Sunday, December 6, 2009

Thousand and One Nights - 2

The Merchant and the Genie

Then he seized him and throwing him down, raised his sword to strike him: whereupon the merchant wept and said, 'I commit my affair to God!' and recited the following verses:

Fate has two days, untroubled one, the other lowering, And life
two parts, the one content, the other sorrowing.
Say unto him that taunteth us with fortune's perfidy, 'At whom
but those whose heads are high doth Fate its arrows fling?'
If that the hands of Time have made their plaything of our life,
Till for its long protracted kiss ill-hap upon us spring,
Dost thou not see the hurricane, what time the wild winds blow,
Smite down the stately trees alone and spare each lesser
Lo! in the skies are many stars, no one can tell their tale, But
to the sun and moon alone eclipse brings darkening.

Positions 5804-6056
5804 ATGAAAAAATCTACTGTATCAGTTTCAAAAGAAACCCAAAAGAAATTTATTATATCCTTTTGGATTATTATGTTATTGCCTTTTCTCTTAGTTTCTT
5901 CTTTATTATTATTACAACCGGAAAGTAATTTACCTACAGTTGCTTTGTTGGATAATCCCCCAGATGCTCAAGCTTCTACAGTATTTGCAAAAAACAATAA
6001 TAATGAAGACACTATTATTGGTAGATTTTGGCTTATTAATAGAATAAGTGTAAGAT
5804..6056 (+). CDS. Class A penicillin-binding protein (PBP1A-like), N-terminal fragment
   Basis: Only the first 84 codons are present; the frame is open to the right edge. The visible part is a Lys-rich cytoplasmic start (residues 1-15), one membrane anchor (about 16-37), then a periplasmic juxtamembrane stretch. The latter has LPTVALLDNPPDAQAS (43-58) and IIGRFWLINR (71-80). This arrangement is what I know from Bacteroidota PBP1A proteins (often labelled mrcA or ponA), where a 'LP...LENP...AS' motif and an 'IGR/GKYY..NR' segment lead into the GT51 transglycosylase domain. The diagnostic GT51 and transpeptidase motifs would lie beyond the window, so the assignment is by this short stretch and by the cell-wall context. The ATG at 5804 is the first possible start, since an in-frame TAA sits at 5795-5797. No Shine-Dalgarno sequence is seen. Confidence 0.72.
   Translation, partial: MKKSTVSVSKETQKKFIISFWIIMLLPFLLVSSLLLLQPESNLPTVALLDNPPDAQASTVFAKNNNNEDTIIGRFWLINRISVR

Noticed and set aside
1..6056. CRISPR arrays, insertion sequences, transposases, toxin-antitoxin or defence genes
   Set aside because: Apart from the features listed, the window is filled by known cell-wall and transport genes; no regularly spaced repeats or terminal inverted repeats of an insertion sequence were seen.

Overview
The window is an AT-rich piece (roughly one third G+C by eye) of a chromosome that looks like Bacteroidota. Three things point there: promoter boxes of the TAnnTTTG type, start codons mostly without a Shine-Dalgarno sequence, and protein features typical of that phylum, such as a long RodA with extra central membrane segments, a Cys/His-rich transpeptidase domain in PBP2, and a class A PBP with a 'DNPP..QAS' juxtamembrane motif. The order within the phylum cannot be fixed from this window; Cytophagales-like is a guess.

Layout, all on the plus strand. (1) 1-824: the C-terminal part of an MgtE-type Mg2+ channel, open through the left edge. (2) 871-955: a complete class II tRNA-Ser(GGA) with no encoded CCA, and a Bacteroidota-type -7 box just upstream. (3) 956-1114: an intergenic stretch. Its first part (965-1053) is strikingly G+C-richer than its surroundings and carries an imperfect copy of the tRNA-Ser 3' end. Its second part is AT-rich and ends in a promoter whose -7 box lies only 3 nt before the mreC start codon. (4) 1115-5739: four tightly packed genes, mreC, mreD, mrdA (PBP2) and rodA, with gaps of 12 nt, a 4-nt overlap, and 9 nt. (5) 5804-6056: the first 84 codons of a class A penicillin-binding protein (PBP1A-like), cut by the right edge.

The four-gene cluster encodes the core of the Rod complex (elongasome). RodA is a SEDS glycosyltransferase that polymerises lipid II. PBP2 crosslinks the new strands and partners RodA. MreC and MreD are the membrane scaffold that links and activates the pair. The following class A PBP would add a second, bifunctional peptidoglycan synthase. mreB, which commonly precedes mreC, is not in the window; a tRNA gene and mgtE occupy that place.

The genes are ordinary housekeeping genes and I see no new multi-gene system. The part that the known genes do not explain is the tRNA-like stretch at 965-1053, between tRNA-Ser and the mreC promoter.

The earth bears many a pleasant herb and many a plant and tree:
But none is stoned save only those to which the fair fruit
Look on the sea and how the waifs float up upon the foam, But in
its deepest depths of blue the pearls have sojourning.

'Cut short thy speech,' said the genie, 'for, by Allah, there is
no help for it but I must kill thee.'

Continued next week. Tomorrow's installment from The Illiad by Homer.

More About This Book

From the Arab world: these stories date back to the Middle Ages.

Picture: Queen Scheherazade tells her stories to King Shahryār.

More information here:
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